The History of Genesee County, MI
Chapter IX
The Crapo Farm

Online Edition by Holice, Deb & Clayton



The farm of the late Governor Crapo, in Gaines township, may be taken as typical of the best stock farms of the county, indeed of the best farms in every way. In its origin it is remarkable; it comprises over a thousand acres, of which some six hundred acres were originally a malarious swamp considered by many quite worthless. These were reclaimed by Governor Crapo and brought to a state of high productiveness. These productive acres are commonly known as the "Crapo farm," a permanent monument to Govern Crapo's far-seeing sagacity, his practical agricultural wisdom and his vigorous business ability. Previous to the enactment of the drainage laws now in force he had frequently driven over the rough corduroy road crossing, the "Dead Man's Swamp," as it was locally called, on account of its miasma. The rank growth of wild grasses indicated a luxuriant soil, which he believed could be reclaimed by proper drainage. He set about the task and succeeded in having an outlet opened for the swamp waters into Swartz creek. A main ditch, four feet in width at the bottom and ten feet at the top, was made, nearly four miles in length. A descent of twelve feet from the marsh tot he creek was secured, furnishing a reliable and rapid current. This scheme of drainage involved a large outlay, but an extensive acreage absolutely worthless, was reclaimed, and other lands which were more or less damaged by the dead water of the marsh were rendered capable of much higher cultivation. During his life-time Governor Crapo, and his son, William W. Crapo, after him, gave special attention to the raising of pure-blood Herefords.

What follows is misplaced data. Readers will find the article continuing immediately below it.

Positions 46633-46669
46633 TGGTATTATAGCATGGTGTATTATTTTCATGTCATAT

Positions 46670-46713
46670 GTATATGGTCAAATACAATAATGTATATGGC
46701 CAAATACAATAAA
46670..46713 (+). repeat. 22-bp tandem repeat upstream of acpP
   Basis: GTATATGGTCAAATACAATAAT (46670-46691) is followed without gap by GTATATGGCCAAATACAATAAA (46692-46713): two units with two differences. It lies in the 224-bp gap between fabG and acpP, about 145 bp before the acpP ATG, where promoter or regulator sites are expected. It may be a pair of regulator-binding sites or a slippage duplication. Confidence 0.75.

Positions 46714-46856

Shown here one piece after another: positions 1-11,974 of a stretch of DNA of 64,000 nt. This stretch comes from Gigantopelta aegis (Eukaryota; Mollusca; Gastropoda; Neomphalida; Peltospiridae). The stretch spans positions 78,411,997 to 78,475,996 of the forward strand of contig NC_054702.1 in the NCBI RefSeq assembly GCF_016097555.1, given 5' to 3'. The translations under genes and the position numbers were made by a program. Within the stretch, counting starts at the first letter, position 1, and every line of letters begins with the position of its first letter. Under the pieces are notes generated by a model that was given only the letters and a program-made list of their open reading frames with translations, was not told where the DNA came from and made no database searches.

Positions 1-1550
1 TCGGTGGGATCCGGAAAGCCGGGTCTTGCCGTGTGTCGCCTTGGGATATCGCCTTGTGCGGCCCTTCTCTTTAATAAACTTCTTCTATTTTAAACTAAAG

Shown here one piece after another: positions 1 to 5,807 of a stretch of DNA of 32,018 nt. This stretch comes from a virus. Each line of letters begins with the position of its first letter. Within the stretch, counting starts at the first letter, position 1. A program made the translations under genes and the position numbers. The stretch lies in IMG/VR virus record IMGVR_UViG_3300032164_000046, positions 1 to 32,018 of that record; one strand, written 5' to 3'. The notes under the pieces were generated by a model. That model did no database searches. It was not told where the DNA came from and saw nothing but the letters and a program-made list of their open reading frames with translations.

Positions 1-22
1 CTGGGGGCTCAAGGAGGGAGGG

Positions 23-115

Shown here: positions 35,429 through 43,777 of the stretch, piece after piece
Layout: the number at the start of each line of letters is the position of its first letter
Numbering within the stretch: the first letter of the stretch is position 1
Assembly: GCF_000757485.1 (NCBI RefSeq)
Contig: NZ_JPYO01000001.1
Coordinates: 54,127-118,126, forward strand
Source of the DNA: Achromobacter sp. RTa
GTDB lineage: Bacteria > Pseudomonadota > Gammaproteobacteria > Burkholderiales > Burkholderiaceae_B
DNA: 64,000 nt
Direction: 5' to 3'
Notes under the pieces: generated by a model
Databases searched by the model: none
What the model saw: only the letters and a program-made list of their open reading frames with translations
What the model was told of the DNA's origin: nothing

On the death of Mr. Crapo, the farm went to his grandson, also named Henry H. Crapo, of New Bedford, Connecticut. A brother, however, Stanford T. Crapo, of Detroit, whose tastes ran more to agriculture, has had the active charge of the farm. The specialty of the farm is Hereford cattle raising. The grave of David Fisher, the last chief of the Chippewas, is on the place. The farm labor was done for years almost entirely by Indians of the Fisher and Chatfield families, allied by affinity, who moved in 1891 to Isabella county, where they have lands, but who came back to the old home in summer and find employment on the farm.


History of Genesee County, Michigan, Her People, Industries and Institutions
by Edwin O. Wood, LL.D, President Michigan Historical Commission, 1916

Transcribed by Holice B. Young

HTML by Deb

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